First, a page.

Surface Irrigation

Blaine Hanson
UC Irrigation and Drainage Specialist
Larry Schwankl
UC Irrigation Specialist

Surface irrigation - by furrow, border, or basin - is the most common irrigation method in California. Effectively using the soil surface to convey water, however, requires that the irrigator understand a number of factors. This handbook provides comprehensive coverage of these factors, including advance and recession, uniformity, infiltration, field lengths, flowrates, slope, soil variations, blocked furrows, runoff, salt, siphons, timing, and fertilizer application. Illustrations, tables, graphs, appendixes, glossary, references.

Funded by the California Energy Commission and the U.S. Department of Agriculture Water Quality Initiative If you have comments or suggestions, please email the LAWR webmaster at

Last reviewed December 19, 2002

Water Management Handbook Series
Surface Irrigation
Publication #94-01


Surface irrigation is the most common irrigation method in California. Types of surface irrigation include furrow, border, and basin irrigation. Surface irrigation involves flowing water across the soil surface, thus using the soil to convey water along the field length. This results in a low capital cost. However, using the soil surface to convey water across the field introduces problems in its design and management. Both design and management depend to a high degree on the soil properties such as infiltration rate and surface roughness. These properties can be difficult to measure thus requiring a trial-and-error approach to develop proper design and managemnt strategies. This manual addresses various aspects of the design and management of surface irrigation systems to help irrigators better understand the complex behavior of these systems. The information in this manual is based on the field experience of University of California irrigation specialists and farm advisors. Because furrow irrigation is the most common surface irrigation method, this manual emphasizes furrow irrigation.

This handbook, which draws on the field experience of University of California irrigation specialists and farm advisors, is intended to help water managers use surface irrigation. Designed as a practical guide, it explains how to make water infiltration more uniform and improve overall irrigation efficiency.

Table of Contents


  • List of Figures
  • List of Tables
  • Benefits of Irrigation Scheduling
  • Uniformity and Irrigation Efficiency
  • How Much Water was Applied and How Long Should I Irrigate?

The Soil, Plant, and Atmosphere: How Do They Interact?

  • Evapotranspiration
  • Evapotranspiration, Applied Water, and Crop Yield
  • Water Flow in Plants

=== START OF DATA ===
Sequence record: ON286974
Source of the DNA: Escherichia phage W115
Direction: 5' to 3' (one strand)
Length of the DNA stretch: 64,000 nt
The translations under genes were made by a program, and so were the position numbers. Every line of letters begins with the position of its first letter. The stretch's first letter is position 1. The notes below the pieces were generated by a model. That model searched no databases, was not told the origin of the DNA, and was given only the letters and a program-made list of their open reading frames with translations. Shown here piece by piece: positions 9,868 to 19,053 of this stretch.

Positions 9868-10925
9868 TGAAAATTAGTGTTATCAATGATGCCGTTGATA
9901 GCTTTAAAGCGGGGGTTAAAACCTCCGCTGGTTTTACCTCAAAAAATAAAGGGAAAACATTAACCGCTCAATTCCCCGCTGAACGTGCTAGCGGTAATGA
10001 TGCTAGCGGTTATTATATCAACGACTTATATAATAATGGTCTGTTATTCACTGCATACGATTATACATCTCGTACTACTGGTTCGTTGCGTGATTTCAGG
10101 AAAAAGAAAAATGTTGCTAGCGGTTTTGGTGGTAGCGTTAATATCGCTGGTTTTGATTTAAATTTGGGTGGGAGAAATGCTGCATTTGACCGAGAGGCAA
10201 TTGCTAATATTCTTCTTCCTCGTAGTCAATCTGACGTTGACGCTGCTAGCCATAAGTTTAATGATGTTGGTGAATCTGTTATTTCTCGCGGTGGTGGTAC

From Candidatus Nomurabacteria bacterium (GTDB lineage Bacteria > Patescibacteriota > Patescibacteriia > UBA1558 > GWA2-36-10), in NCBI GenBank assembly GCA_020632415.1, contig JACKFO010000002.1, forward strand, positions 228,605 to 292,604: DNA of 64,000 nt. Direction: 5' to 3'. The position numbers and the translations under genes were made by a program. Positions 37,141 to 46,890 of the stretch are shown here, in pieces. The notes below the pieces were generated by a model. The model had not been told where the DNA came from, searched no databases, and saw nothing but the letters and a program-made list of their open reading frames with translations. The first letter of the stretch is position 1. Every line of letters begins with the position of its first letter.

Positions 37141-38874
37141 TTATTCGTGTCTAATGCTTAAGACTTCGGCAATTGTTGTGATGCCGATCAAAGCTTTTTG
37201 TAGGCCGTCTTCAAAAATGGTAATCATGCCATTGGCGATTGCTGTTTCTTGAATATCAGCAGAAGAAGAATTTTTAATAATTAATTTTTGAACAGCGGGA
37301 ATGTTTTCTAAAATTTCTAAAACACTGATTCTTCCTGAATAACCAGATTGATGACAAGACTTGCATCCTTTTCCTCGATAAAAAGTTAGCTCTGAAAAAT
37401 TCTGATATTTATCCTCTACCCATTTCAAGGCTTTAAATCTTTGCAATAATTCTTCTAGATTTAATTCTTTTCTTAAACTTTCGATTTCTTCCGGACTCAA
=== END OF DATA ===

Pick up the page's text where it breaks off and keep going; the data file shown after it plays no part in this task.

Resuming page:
• Water Stress in Plants
  • Critical Periods for Soil Moisture Stress

Procedures for Irrigation Scheduling

  • Irrigation Scheduling for Furrow, Border (Flood), and Sprinkler Irrigation
  • Irrigation Scheduling for Micro-irrigation of Trees and Vines
  • Irrigation Scheduling for Drip Irrigation of Row Crops

Climate-based Approaches to Estimating Evapotransiration

  • Determining Crop Evapotranspiration
  • Reference Crop Evapotranspiration
  • Evaporation Pans
  • Crop Coefficients
  • Crop Coefficients Under Subsurface Drip Irrigation
  • Irrigating Young Trees
  • Using Real-Time Reference Crop Evapotranspiration for Irrigation Scheduling
  • Using Historical Reference Crop Evapotranspiration for Irrigation Scheduling and for System Design
  • Seasonal Crop Evapotranspiration
  • Calculating Irrigation System Flow Rate

Soil Moisture-based Approach to Irrigation Scheduling

  • Soil Texture
  • Soil Water
  • Root Depths
  • Monitoring Soil Moisture
  • Soil Sampling
  • Estimating Soil Moisture Depletion by Soil Appearance and Feel Tensiometers
  • Electrical Resistance or Gypsum Blocks
  • Neutron Moisture Meters
  • Capacitance Probes for Measuring Soil Moisture
  • Time Domain Reflectometry (TDR)

Plant-based Approaches to Scheduling Irrigations

  • Visual Symptoms
  • Pressure Chamber (Bomb) Method with Emphasis on Cottong Irrigation
  • Infrared Thermometers (Guns)

Special Considerations

  • Irrigation Scheduling Under Shallow Water Tables
  • Irrigation Frequency, Salinity and Yield
  • Irrigation Scheduling Under Low-Infiltration Soils
  • Effective Rainfall
  • Regulated Deficit Irrigation of Trees and Vines
  • Regulated Deficit Irrigation of Row Crops
  • Irrigating with Limited Water


  • Appendix A. Crop Coefficients of Annual Crops
  • Appendix B. Crop Coefficients of Trees and Vines
  • Appendix C. Historical Reference Crop Evapotranspiration
  • Appendix D. Available Soil Moisture, Allowable Depletions and Typical Root Depths